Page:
Michael Hicks: Three types of public debt

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Hicks

There are three types of public debt. Each imposes some risks to the economic fortunes of the nation or a state. Each type differs in important ways. Each can be politically manipulated to make searing, but often mistaken points. Indeed, it requires a rare level of political integrity to speak of them with equal concern.

The first type of public debt is the one we’ve all heard about. It is too much spending matched with too little tax collections. The federal government can accrue debt easily, since it can let bonds. State and local governments can also accrue, by borrowing on municipal bond markets or underfunding pensions. Both of these debts are common. They are readily observable and easy to criticize as thoughtless disregard for future generations.

The second type of debt is too little infrastructure or capital spending. This might take the form of poorly maintained roads or water and sewer systems. It may be deferred maintenance on government buildings or the use of antiquated equipment, software or vehicles. This sort of debt doesn’t appear on balance sheets, but its effects are real. Later generations bear the burden of this type of public debt, just as they do financial debt.

The third type of government debt lies in providing inadequate public services. This is mostly comprised of national defense, schooling, policing and public health. Again, this deficit doesn’t appear in balance sheets of national or state fiscal health, but it does appear in the economic data. In particular, underspending on schools, public safety and health all appear in data on educational attainment, crime rates, fire deaths and health of a state or county’s population.

Too little spending on national defense always affects young people. It is they who bear the cost of conflict. Young people also bear the costs of too little education, too much crime or poor public health. Indeed, all types of public debt are effectively transfers of wealth from the future to our present selves.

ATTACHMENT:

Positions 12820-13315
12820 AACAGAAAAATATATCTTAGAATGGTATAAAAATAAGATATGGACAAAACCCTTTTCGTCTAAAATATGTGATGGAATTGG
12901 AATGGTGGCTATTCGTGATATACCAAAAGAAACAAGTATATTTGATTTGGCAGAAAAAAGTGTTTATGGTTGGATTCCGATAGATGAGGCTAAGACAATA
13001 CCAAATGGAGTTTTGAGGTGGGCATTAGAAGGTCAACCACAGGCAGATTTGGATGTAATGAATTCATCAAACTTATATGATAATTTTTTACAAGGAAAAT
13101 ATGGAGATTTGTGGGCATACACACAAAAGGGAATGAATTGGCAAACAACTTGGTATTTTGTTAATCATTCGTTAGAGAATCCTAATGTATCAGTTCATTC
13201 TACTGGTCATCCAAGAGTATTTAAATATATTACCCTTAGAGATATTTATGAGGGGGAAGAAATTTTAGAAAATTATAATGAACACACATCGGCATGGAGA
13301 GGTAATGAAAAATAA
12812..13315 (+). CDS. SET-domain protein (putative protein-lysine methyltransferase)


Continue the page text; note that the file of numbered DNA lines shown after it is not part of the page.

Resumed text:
All three of these types of public debt can slow economic growth, but the effects are far different. Despite what you often hear in public discussion, the least economically damaging of these is financial debt. Though worries about public debt are certainly warranted, dollar for dollar, the economic consequence of financial debt is likely the smallest of the three. The reasons for this should be obvious.

First, some public debt is undertaken wisely, just like a low interest rate home mortgage. Public debt that increases the productivity of the economy may pay for itself. Second, some types of spending are designed to avoid higher long-term costs. For example, it took us about 50 years to pay off our debt for crushing Hitler and freeing half the world, a bargain at twice the price. Third, financial public debt is readily observable and can be addressed pretty quickly. Other types of debt take much longer to recognize, act upon and have the remedy take effect.

Infrastructure or equipment debt can be very costly to fix and can take decades to catch up. That’s why so many of America’s cities still have poor water systems, bad roads and decaying buildings. This type of debt made us unprepared to face Hitler’s mechanized army in 1941 and emboldened the Soviets in the 1970s. Our military capital deficit of the 1930s and 1970s cost us more over the long term to defeat those enemies. Again, it the youngest among us who bear the burden of any debt.